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The history of Fort Lewis College is interwoven with the history and people of southwest Colorado and the Four Corners area—it is unique among the educational institutions in this country. It is the history of this institution that has shaped the college that overlooks Durango today and serves thousands of students every year.
Fort Lewis College exists to provide the same exceptional educational opportunities to every student who walks through the doors of any campus building.
Preceding on-campus events, the following land acknowledgement is read for guests, to honor and respect the land on which we gather:
"We acknowledge the land that Fort Lewis College is situated upon is the ancestral land and territory of the Nuuchiu (Ute) people who were forcibly removed by the United States Government. We also acknowledge that this land is connected to the communal and ceremonial spaces of the Jicarilla Abache (Apache), Pueblos of New Mexico, Hopi Sinom (Hopi), and Diné (Navajo) Nations. It is important to acknowledge this setting because the narratives of the lands in this region have long been told from dominant perspectives, without full recognition of the original land stewards who continue to inhabit and connect with this land. Thank you for your attention and respect in acknowledging this important legacy. "
The first Fort Lewis army post was constructed in Pagosa Springs, Colorado, in 1878, and was relocated in 1880 to Hesperus, Colorado, on the southern slopes of the La Plata Mountains. In 1891, Fort Lewis was decommissioned and converted into an off-reservation federal Indian boarding school.
In 1911, the fort's property and buildings in Hesperus were transferred to the state of Colorado to establish an "agricultural and mechanic arts high school." That deed came with two conditions: that the land would be used for an educational institution, and was “to be maintained as an institution of learning to which Indian students will be admitted free of tuition and on an equality with white students” in perpetuity (Act of 61st Congress, 1911). Both conditions have been the Fort Lewis school's missions and guides over the past century.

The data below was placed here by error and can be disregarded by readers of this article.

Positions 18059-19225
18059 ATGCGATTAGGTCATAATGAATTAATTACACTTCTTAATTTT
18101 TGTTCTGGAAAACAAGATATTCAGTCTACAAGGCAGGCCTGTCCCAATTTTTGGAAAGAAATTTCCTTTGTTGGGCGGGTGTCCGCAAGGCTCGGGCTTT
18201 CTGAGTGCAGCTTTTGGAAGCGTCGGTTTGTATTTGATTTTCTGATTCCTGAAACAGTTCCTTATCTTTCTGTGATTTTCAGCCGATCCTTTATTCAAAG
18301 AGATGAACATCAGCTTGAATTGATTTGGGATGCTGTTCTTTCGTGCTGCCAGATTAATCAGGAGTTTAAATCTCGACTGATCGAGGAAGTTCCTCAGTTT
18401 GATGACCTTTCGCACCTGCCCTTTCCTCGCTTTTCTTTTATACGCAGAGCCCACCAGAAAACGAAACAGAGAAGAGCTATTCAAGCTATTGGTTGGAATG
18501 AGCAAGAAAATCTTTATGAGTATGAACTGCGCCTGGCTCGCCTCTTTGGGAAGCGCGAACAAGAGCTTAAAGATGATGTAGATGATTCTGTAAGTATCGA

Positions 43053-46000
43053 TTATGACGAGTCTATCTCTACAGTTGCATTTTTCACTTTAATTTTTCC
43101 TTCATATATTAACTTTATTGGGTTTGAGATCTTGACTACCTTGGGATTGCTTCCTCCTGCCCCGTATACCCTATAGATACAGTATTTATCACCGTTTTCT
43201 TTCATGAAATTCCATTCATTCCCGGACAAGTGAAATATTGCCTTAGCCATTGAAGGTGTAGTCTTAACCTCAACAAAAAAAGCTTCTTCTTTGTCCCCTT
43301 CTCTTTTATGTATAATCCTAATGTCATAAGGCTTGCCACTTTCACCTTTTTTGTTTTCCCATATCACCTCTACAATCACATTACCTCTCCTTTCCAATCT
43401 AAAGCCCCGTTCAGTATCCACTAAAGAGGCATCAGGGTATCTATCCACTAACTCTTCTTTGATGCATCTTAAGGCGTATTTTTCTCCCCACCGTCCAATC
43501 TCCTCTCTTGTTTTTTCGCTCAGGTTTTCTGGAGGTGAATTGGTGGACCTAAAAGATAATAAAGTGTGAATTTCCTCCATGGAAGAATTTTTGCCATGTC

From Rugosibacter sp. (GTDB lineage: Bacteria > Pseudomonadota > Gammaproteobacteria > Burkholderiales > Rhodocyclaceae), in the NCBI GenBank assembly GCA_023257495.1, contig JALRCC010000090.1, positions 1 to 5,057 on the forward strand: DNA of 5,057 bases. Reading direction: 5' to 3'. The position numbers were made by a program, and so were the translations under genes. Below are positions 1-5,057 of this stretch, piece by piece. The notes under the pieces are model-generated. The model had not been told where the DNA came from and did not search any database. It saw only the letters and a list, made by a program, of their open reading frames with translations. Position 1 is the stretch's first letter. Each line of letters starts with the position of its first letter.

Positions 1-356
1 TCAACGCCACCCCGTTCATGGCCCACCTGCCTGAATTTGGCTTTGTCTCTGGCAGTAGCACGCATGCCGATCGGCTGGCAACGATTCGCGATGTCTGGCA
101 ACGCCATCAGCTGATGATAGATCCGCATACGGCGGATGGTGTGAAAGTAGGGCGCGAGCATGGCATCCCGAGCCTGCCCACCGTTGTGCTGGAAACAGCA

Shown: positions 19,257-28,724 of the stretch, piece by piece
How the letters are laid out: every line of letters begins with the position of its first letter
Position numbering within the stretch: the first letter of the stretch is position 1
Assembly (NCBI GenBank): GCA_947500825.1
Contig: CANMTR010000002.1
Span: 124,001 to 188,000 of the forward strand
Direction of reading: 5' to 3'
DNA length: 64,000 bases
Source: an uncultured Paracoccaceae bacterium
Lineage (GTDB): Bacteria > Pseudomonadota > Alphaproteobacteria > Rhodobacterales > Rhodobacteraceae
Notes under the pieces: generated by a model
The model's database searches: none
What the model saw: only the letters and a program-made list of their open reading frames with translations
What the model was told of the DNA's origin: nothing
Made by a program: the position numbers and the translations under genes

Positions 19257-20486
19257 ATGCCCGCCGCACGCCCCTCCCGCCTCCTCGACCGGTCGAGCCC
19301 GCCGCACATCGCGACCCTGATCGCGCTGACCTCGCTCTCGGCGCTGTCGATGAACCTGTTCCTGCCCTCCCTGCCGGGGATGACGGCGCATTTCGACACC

In the 1930s, the Fort Lewis high school expanded into a two-year college, and in 1948 became Fort Lewis A&M College, under control of State Board of Agriculture. The "Aggies" studying at the Fort Lewis Branch of the Colorado State College of Agriculture & Mechanics could chose from courses including agriculture, forestry, engineering, veterinary science, and home economics.
Fort Lewis underwent another period of growth and changes starting in 1956, when the college moved from its long-time home in Hesperus to its present location, 18 miles east, atop what was then known as Reservoir Hill, overlooking Durango. Here, Fort Lewis College became a four-year institution, awarding its first baccalaureate degrees in 1964.
Also in 1964, the college separated from the State Board of Agriculture and dropped the "A&M" moniker. At that time, the new Fort Lewis College also changed its mascot from "Aggies" to the "Raiders," and changed the school's colors from the green and yellow of the Colorado State University system it had been affiliated with to the blue and gold it still sports today. In 1994, the college's mascot became the Skyhawks, retaining the blue and gold.
In 1995, Fort Lewis College joined the Council of Public Liberal Arts Colleges, and in 2002, the College became independent of the Colorado State University system, and formed its own governing Board of Trustees. In 2005, the Colorado state legislature raised the college's admission standards, making it a "selective" college.
In 2008, Fort Lewis was designated as one of six Native American-serving, non-tribal colleges by the U.S. Department of Education. Because of its unique origins as a military fort turned federal Indian boarding school turned state public school, and following the 1911 mandate to provide a tuition-free education for students from any federally recognized Native American tribe, Fort Lewis College today awards more degrees to Native American students than any other four-year, baccalaureate-granting institution in the nation—about 26% of all degrees awarded.